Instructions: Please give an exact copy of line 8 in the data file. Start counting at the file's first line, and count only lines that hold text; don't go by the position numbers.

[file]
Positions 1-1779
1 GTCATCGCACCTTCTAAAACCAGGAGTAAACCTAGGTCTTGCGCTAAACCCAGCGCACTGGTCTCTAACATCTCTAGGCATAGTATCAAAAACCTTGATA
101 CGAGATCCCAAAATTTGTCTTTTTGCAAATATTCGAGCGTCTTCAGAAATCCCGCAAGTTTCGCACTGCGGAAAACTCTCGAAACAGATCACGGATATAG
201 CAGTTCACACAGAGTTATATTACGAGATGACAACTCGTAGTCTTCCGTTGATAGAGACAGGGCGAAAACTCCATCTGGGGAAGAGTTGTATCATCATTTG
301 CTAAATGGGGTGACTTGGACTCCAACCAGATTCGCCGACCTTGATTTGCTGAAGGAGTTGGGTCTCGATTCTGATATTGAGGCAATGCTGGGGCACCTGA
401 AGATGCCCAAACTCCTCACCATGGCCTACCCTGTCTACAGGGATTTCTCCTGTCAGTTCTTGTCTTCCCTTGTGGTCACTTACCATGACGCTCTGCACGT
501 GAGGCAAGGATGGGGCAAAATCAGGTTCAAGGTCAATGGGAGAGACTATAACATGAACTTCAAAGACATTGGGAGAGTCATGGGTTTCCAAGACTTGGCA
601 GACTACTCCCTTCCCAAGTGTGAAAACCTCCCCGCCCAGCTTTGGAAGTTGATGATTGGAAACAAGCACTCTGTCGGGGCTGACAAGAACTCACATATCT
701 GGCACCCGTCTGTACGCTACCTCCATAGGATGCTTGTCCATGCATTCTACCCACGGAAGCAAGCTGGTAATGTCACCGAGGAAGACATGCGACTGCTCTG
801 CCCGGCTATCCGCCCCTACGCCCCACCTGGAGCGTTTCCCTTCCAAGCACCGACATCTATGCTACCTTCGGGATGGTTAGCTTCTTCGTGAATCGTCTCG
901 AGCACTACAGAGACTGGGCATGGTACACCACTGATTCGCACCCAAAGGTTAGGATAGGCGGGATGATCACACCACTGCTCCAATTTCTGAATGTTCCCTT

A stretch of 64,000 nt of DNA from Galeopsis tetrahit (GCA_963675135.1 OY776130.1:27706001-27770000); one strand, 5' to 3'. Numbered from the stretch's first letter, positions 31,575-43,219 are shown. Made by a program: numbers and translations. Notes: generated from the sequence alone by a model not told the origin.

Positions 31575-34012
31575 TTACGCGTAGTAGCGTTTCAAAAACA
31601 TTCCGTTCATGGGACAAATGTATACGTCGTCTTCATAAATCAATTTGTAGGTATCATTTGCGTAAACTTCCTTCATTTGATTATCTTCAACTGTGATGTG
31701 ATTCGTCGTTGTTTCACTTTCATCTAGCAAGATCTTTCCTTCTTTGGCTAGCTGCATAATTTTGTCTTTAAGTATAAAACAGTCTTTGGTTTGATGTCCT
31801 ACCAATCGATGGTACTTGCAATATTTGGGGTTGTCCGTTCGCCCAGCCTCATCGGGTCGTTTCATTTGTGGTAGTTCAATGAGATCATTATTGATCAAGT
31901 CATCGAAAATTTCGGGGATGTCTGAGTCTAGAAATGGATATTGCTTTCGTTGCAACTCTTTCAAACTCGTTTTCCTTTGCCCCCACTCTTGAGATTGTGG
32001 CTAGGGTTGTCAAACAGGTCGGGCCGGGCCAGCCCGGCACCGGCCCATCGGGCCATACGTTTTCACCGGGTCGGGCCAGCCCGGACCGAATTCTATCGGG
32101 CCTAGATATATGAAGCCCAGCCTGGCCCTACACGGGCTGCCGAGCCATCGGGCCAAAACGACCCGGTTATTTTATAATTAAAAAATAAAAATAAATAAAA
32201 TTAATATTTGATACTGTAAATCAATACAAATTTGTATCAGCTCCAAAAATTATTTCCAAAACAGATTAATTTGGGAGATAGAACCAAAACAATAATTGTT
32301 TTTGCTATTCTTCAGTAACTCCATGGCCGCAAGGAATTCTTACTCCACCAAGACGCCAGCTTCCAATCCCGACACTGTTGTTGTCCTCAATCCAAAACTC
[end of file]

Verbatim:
601 GACTACTCCCTTCCCAAGTGTGAAAACCTCCCCGCCCAGCTTTGGAAGTTGATGATTGGAAACAAGCACTCTGTCGGGGCTGACAAGAACTCACATATCT